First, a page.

New levels of scary, an ALS clinic appointment and… stuff

I’m so tired.
I can’t believe this is happening.
Those have been the two main thoughts in my head since… well:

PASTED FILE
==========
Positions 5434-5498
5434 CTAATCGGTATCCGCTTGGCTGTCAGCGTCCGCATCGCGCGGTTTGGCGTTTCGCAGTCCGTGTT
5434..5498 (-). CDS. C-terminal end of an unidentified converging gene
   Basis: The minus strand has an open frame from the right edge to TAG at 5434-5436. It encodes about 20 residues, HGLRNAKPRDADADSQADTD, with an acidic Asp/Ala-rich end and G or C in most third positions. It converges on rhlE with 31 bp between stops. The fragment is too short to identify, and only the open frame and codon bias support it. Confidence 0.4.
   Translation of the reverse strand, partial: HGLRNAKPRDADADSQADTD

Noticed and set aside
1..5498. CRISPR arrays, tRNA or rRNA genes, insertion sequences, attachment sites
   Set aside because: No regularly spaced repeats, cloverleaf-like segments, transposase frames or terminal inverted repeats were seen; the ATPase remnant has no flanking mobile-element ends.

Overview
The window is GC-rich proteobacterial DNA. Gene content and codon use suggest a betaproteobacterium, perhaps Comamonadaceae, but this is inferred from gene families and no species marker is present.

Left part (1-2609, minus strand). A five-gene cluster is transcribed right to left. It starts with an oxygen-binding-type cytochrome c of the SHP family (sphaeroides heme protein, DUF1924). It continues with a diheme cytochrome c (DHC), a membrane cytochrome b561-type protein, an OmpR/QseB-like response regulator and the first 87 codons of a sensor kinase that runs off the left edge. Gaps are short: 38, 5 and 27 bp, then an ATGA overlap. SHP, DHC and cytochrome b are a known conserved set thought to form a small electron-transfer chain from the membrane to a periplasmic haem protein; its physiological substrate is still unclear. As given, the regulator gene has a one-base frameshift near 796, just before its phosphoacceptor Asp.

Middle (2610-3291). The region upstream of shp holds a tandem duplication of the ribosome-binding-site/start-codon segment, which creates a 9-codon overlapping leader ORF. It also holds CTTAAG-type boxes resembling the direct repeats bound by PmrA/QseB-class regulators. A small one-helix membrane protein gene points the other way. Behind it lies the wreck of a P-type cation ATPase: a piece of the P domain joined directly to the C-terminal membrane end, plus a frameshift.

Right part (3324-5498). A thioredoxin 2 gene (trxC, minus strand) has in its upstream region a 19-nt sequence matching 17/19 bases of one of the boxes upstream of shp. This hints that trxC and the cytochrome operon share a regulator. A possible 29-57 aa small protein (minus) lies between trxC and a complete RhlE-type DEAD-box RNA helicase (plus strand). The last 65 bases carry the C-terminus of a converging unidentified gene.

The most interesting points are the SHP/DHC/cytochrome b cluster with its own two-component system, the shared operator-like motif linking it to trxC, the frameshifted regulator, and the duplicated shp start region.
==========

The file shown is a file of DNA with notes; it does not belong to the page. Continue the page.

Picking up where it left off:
November 22: It was a normal evening. A nurse was here from 9pm to 9:45pm to help me go to bed. I did some meditation and stretching, and turned off the light just after 10pm. I woke up around 11pm and my first thought was “I’m scared. I want my mom.” My second thought was “I have to pee.” I was on my back, knees bent and tried to decide whether I wanted to roll to the right to grab my phone and call my mom or to the left to go to the toilet chair. That’s when both my legs went into a spastic extension and started cramping and shaking uncontrollably. In other words, I wasn’t going anywhere. I literally couldn’t bend my legs or roll to the side or… do anything except push my emergency call button. The call center responded and I had them call my parents. So then I knew my parents were on the way, but I also knew it would take them 20 to 30 minutes to get to me. I kept telling myself “it’s just your legs, it’s not life threatening, just breathe and relax”. I managed to relax a little and roll over to my right side. Unfortunately what also relaxed was my pelvic floor and I peed all over the bed. Oh well. The spastic cramping in my legs continued and was really uncomfortable and it dawned on me that I was in for some major soreness the following days (and I was BIG time). Eventually my parents got there and I had a feeling that weight bearing would help so my parents managed to stand me up on my spastic cramping legs and it did help. As long as I was standing on my legs and moving. When I stopped moving even for a minute the spastic cramping would start again. It was around midnight at that point and my favorite Sativex side effect was kicking in: tiredness. I was exhausted and didn’t know what to do or how much more of this I could handle…so we called an ambulance and I was taken to the hospital. The doctor in the ER started by saying that he didn’t have a lot of experience with ALS and didn’t really know what to do. I’ve said in a previous blog post that I like it when doctors are honest. I take that back. I want doctors to be confident and know their stuff… or fake it. He disappeared for about an hour to figure out what to do. That whole time my dad was basically my physical therapist helping me move my legs. The doctor came back with a pill (Carbamazepin) that might help and offered to keep me there overnight. I told him I needed help literally every few minutes and that wouldn’t be fair to the other patients and also would be too much for the nurses. He said “no problem, that’s what we’re here for”. Clearly without hearing a nurse’s opinion… A word about nurses: I have a lot of respect and admiration and gratitude for their hard work and they don’t get paid enough. Having said that, the two nurses “welcoming” me to the neurological ward were assholes. I felt like I was disrupting their break. They weren’t busy, they just seemed annoyed at having to deal with me: they told me to take the pill, be patient and go to sleep. I tried to explain that I couldn’t because I was in pain, but they weren’t impressed. Eventually one of them took me to a single room (bumping into walls and doors with the bed to show her annoyance with me, she couldn’t have been that clumsy) where my parents could stay with me. So we spent the rest of the night there, my parents uncomfortably on two chairs and helping me every five minutes to move my legs around. And the pill didn’t help one bit (but at least I didn’t have side effects). Needless to say we left the next day.